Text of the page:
(206f) Cobalt Nanoparticles Supported on Graphene for Fischer-Tropsch Synthesis

Mignoli, T. R., University of São Paulo
Hewer, T. L. R., University of São Paulo
Schmal, M., University of São Paulo
Alves, R. M. B., University of São Paulo
Cobalt Nanoparticles Supported on Graphene for
Fischer-Tropsch Synthesis Introduction

Fischer-Tropsch synthesis consists in the
catalytic conversion of synthesis gas (H2 and CO) and it is a
promising alternative to produce high quality hydrocarbon fuels. Although
several studies around the Fischer-Tropsch synthesis (FTS), making the process
viable economically is still a challenge. Aspects such as activity,
selectivity, especially for heavier hydrocarbons, and the cost of the catalysts
currently employed should be further studied in order to facilitate the process
on a profitable industrial scale. Since early works, it is widely accepted that
Group VIII metals are very active in CO hydrogenation, mainly Co and Fe 1,2. Co-based catalysts are preferred,  since it is more active than Fe-based
ones and require lower reaction temperature 1. Some inorganic supports with
high surface area such as silica, alumina and niobium oxide have been used to
increase cobalt dispersion. FT synthesis over cobalt on alumina catalysts
allows the production of long chain alkenes even at atmospheric pressure.
Furthermore, Co/Al2O3 catalysts are well known to produce
linear hydrocarbons, with high selectivity for heavy hydrocarbons, and have low
activity for water gas shift reaction. However, the formation of irreversible
cobalt-aluminates during pretreatment and under reaction conditions decreases
the catalytic activity due to the loss of active cobalt metal for catalyzing
the reaction3. The carbon nanomaterials have
gained prominence in the last years due to its notable properties, such as high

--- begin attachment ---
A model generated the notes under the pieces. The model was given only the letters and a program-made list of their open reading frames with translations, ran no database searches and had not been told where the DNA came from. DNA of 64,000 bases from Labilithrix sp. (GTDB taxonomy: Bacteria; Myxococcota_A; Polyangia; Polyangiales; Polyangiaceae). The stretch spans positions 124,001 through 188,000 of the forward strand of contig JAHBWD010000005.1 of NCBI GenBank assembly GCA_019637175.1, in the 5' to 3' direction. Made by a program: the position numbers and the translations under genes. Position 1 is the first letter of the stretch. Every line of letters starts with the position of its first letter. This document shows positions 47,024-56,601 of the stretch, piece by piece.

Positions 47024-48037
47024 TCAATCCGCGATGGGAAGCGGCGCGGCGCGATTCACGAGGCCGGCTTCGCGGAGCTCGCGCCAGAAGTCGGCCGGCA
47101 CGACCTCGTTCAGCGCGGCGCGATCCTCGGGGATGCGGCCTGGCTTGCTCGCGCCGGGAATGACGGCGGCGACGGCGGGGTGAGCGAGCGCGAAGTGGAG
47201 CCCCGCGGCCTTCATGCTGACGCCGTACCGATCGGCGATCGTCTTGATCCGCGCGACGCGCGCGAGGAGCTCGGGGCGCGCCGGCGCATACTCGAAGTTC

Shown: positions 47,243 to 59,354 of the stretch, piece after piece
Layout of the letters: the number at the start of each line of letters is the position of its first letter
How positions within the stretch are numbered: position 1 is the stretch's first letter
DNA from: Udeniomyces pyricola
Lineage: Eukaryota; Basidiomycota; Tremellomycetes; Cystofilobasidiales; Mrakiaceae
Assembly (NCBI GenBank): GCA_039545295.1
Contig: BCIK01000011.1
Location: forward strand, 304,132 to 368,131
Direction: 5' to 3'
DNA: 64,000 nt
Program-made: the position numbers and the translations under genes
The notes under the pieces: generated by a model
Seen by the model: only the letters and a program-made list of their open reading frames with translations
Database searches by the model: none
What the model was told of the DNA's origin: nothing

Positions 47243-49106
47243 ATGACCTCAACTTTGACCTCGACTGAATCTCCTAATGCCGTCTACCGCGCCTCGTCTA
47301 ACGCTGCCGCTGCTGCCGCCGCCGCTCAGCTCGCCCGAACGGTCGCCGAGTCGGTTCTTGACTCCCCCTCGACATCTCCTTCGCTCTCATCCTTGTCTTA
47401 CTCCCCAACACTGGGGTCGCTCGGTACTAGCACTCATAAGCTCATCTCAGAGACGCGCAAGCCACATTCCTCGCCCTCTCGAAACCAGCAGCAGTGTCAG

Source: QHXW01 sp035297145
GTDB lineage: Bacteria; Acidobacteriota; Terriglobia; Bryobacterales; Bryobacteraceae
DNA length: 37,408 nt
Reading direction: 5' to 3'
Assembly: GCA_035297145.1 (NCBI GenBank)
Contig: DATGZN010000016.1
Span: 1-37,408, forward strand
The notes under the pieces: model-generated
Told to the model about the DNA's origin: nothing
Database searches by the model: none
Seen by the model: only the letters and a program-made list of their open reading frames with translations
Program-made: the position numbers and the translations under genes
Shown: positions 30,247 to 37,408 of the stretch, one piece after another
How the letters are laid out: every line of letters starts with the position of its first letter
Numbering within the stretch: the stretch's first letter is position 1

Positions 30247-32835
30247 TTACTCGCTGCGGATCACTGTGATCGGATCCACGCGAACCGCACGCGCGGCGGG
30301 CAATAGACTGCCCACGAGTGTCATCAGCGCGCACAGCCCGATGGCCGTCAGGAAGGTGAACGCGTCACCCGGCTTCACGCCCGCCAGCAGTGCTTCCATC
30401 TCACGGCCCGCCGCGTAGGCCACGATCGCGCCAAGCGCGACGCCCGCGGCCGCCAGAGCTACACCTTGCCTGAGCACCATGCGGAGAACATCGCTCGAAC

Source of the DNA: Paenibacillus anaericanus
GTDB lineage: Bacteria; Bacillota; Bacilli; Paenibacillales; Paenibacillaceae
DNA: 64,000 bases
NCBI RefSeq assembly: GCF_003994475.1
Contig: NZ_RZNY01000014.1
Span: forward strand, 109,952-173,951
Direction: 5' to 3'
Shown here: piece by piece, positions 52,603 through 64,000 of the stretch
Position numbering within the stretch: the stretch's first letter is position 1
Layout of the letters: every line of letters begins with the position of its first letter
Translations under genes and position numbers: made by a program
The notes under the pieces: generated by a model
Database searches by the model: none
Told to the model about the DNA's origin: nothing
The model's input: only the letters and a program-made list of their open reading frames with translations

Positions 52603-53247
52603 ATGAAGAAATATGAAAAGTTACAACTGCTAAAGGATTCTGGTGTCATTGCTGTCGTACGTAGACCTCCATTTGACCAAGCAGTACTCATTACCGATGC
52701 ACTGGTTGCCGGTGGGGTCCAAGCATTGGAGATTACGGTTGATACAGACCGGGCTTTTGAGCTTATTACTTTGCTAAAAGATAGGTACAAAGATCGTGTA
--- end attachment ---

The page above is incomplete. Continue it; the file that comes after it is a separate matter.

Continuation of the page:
mechanical resistance, high superficial area, thermal stability and high
electronic conductibility, making these materials promising supports for
heterogeneous catalysts4. Recent studies also indicate
that in catalysis metal nanoparticles supported on carbon nanomaterials used in
FTS showed high activities for C5+, as well as low selectivity for
the formation of methane and CO2 4. Promoting effects due to the
presence of a second metal over reducibility, activity and stability of cobalt
catalyst have been reported in numerous studies 5. Rare earth promoters such as
La, Ce, Pr and Sm are also investigated, since they may improve Co-based catalysts
performance, decreasing methane production, carbon dioxide and C2-C4 products
and increasing the selectivity for C5+ and catalyst stability6. In this context, graphene has
attracted the attention of the scientific community due to its unique properties,
such as high mechanical and thermal resistance, high electron mobility, high
surface area and availability of sites4,7. High surface graphene as a
support for cobalt allow a better nanoparticles dispersion and its surface
defects may be sites for adsorption of active species for catalysis process.
Given this background, this work is focused in designing a cobalt-based
catalyst promoted with lanthanum and supported on graphene for Fischer-Tropsch
Synthesis. The materials were characterized by different techniques such as
surface area measurement, XRD, Raman spectroscopy, HRTEM for structure and
properties verification. The promotion effect was investigated by Diffuse
Reflectance Infrared Fourier Transform Spectroscopy (DRIFTS). Methods

Graphene synthesis process was an
adaptation of improved Hummer’s method. Graphite flakes were chemically
oxidized with sulfuric acid, phosphoric acid and potassium permanganate for 8
h. The graphite oxide (GO) obtained was purified and subsequently exfoliated
and thermally reduced. The final support was denoted as reduced graphene oxide
(rGO). Graphene-supported cobalt catalyst was prepared with a cobalt loading of
10 wt%. and was synthesized by deposition  precipitation  method, using Co(NO3)2.6H2O
diluted in ethanol as precursor solution and ammonium hydroxide as
precipitating agent. The catalyst was dried and calcined at 450 °C for 3 hours
under Ar flow.. The materials were characterized by different techniques such
as surface area measurement, XRD, Raman spectroscopy, HRTEM for structure and
properties verification. The catalysts was investigated by Diffuse Reflectance
Infrared Fourier Transform Spectroscopy (DRIFTS). Results

The products of the graphene synthesis were
characterized by Raman spectroscopy, the results are showed in Figure 1. It may be noticed the presence of
D-band (ca. 1350 cm-1) and G-band (ca. 1580 cm-1)
in rGOs and GOs. The occurrence of D-band is correlated with significant number
of defects and sp3 hybridization domains whereas G-band is
associated to graphitic structure and sp² hybridization domains 4,8,9. After oxidation process,
D-band appears in GO profile, indicating the presence of defects caused by
oxygenated functions between graphene oxide layers. D/G intensity ratio is an